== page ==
After Cape Town dominated the conversation around water scarcity in the early months of this year, experts around the world have been sounding the alarms for other regions that can expect significant reductions in water supplies. In light of this conversation, a WRI Report found that countries that are currently experiencing or expecting to experience water scarcity can avoid the imminent threat by resorting to renewable energy.

In tandem with a list released by BBC detailing 11 cities that are at threat of water scarcity, the World Resources Institute (WRI) Report also listed around 40 countries that are expected to or are experiencing water scarcity. However, the report looks particularly at how an increasing demand for energy contributes to water scarcity. Around 98 percent of the world’s energy is generated through hydropower or thermoelectric power, both processes that require immense amounts of water.

The WRI Report believes that while growing demand for energy may indicate economic growth, that growth is coming at the expense of water supply. Instead, the Institute suggests that water-stressed countries resort to sources of renewable energy like solar photovoltaic (PV) and wind energy, which require little water to maintain and have zero emission release.

To better describe their suggestions, the WRI Report ranked 40 countries based on water stress and solar energy potential as well as water stress and wind energy potential. Unsurprisingly, the top 20 countries on the WRI’s list fall in the Middle East and North Africa, while the remaining 20 countries are in Asia and Pacific, Latin America, and Sub-Saharan Africa. The list was not restricted to developing countries, but also included countries that were more and less developed than average.

According to the WRI’s data, Yemen, Eritrea , Saudi Arabia, Oman, Libya, Algeria, Morocco, the UAE, and Jordan are the world’s most water stressed countries with the most potential for solar energy. Mexico, Iran, and Australia also ranked in the top 20 countries that failed to strike a balance between water scarcity and potential for developing solar energy.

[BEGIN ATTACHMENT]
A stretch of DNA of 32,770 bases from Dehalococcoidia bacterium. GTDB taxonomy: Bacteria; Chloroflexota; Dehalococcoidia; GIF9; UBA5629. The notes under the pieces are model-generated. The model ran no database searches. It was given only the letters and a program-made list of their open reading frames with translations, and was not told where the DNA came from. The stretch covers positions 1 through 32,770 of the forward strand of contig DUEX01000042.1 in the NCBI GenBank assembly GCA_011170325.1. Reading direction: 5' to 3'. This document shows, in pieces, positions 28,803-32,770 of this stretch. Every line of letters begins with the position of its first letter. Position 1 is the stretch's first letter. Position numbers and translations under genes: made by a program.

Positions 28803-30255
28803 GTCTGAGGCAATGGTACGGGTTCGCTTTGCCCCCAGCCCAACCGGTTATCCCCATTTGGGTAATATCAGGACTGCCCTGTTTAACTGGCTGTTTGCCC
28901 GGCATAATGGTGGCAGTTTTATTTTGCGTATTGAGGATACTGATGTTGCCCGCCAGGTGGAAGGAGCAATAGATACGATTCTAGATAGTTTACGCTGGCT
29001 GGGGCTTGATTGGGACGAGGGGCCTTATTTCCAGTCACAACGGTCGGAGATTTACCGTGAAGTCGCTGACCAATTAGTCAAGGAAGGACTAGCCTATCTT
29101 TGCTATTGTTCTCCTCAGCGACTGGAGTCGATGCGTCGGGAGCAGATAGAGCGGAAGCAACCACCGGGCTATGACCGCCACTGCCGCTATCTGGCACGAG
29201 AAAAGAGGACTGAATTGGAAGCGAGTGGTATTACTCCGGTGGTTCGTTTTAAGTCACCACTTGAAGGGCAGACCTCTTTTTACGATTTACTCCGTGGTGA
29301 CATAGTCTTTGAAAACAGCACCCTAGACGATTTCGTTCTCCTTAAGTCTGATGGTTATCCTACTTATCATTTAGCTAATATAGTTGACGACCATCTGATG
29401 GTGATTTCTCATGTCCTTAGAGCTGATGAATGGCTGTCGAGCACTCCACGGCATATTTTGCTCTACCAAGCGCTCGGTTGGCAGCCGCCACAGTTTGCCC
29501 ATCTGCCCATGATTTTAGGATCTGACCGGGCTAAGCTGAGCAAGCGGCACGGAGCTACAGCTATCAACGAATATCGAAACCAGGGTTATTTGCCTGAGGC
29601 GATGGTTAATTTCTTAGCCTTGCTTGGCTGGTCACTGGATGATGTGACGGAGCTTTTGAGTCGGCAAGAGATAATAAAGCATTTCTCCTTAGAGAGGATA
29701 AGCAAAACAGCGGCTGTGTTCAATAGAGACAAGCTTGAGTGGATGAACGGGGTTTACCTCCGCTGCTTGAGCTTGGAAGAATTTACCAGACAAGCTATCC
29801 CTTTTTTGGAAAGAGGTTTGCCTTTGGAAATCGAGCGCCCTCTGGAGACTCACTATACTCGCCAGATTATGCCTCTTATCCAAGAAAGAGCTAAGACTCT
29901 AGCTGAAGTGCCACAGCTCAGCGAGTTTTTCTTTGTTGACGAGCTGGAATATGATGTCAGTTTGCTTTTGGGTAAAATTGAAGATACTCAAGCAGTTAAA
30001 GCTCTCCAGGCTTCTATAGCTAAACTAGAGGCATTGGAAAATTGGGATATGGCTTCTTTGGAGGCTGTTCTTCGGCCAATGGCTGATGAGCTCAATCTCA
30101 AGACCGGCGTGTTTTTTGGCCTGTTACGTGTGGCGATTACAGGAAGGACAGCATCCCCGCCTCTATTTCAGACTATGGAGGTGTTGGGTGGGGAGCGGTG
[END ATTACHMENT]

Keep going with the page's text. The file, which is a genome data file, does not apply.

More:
For war-torn countries like Yemen that continue to suffer from prolonged warfare, water scarcity seems difficult to combat. Recently, the World Bank invested $50 million in developing solar energy in Yemen. But with the civil war raging, maintaining renewable energy remains difficult.

As for the Arab Gulf, countries like Saudi Arabia have announced funneling more money into developing renewable energy, hoping to reach their goals by 2023. Other countries in the Gulf, however, may find the transition to renewable energy difficult since desalination, which is one of the most popular means of replenishing water supply, seems to be doing the trick for now. As such, some countries do not necessarily feel that investing in renewable energy is critical.

According to the WRI’s data, Andorra, Belgium, Kazakhstan, Bahrain, Australia, the United States, San Marino, Morocco, and China are the world’s most water-stressed countries with the most potential for wind energy. And while generating energy using wind turbines is a fairly simple process, it comes with a hefty price tag, which is why a wind-rich country like Andorra will think twice before making the switch. For the tiny European nation, importing electricity from Spain is currently cheaper than developing its own renewable energy, which is arguably why it hasn’t already made the switch.

The WRI Report also explains why hydropower or thermoelectric energy generation are such water-intensive processes. According to the Institute, hydropower, which can be found in the form of dams, converts mechanical energy into electrical energy. And with water scarcity on the rise, energy generated through hydropower processes can continue to decrease.

Thermoelectric power also requires an intense amount of water since the majority of energy produced through thermoelectric processes is created by burning fossil fuels. And since this method of energy generation only works at intense temperatures, it is essential that power plants are constantly fed with a steady water supply for cooling.

This isn’t the first time that the dwindling environmental conditions of the Middle East have been highlighted. Earlier this year, the Arab Forum for Environment and Development published a study on the declining air quality in a number of Arab cities across the region.

In India, the government has been investing in making wind energy a primary source of power, since, according to the WRI, transitioning to solar energy could save the country up to 25 percent of its water consumption.

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